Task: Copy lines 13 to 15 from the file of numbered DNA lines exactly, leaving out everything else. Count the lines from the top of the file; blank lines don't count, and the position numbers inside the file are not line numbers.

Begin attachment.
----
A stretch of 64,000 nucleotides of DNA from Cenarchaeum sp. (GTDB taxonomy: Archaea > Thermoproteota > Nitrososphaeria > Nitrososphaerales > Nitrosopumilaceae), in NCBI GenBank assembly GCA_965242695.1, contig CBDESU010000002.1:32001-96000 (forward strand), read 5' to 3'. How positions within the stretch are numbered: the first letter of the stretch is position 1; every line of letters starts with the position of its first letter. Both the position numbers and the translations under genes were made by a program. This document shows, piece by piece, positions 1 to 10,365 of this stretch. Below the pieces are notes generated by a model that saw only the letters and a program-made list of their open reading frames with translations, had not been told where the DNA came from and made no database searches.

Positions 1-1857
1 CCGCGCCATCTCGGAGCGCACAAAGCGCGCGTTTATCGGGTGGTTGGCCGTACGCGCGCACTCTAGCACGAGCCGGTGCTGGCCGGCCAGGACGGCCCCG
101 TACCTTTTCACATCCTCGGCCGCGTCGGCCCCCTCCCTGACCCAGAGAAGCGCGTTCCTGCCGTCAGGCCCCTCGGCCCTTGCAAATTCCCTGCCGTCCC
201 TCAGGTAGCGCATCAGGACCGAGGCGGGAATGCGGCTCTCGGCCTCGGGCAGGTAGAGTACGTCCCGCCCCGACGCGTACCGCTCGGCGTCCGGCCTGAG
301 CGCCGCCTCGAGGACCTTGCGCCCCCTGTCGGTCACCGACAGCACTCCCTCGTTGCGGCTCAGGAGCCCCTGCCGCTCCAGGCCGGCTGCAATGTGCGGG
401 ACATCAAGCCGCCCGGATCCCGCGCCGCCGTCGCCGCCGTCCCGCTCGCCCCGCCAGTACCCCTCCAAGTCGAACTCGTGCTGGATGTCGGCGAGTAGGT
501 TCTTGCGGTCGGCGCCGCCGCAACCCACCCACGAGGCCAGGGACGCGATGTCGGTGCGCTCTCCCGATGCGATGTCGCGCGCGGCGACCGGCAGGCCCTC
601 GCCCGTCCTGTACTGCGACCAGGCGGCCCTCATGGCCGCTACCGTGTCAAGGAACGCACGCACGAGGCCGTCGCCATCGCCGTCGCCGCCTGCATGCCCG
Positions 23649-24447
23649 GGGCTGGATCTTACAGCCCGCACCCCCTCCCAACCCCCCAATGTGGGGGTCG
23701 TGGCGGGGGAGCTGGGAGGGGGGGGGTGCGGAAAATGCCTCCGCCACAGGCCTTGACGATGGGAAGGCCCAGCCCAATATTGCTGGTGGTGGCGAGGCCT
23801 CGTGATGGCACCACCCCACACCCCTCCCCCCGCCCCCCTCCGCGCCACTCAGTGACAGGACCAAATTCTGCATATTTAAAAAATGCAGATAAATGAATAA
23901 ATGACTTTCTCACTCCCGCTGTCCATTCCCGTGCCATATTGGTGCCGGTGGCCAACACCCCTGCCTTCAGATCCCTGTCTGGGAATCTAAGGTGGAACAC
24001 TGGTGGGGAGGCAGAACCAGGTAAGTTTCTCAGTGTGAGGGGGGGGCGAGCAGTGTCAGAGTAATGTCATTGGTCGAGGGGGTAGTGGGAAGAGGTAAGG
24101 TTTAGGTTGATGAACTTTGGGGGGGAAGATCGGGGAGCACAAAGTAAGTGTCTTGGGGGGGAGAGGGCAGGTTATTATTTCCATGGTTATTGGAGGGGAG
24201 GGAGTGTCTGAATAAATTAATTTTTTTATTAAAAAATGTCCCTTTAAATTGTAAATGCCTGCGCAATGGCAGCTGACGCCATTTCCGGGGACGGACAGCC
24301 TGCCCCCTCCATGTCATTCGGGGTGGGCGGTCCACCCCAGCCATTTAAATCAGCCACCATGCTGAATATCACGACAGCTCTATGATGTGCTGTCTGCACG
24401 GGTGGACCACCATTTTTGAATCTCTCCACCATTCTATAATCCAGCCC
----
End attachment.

23801 CGTGATGGCACCACCCCACACCCCTCCCCCCGCCCCCCTCCGCGCCACTCAGTGACAGGACCAAATTCTGCATATTTAAAAAATGCAGATAAATGAATAA
23901 ATGACTTTCTCACTCCCGCTGTCCATTCCCGTGCCATATTGGTGCCGGTGGCCAACACCCCTGCCTTCAGATCCCTGTCTGGGAATCTAAGGTGGAACAC
24001 TGGTGGGGAGGCAGAACCAGGTAAGTTTCTCAGTGTGAGGGGGGGGCGAGCAGTGTCAGAGTAATGTCATTGGTCGAGGGGGTAGTGGGAAGAGGTAAGG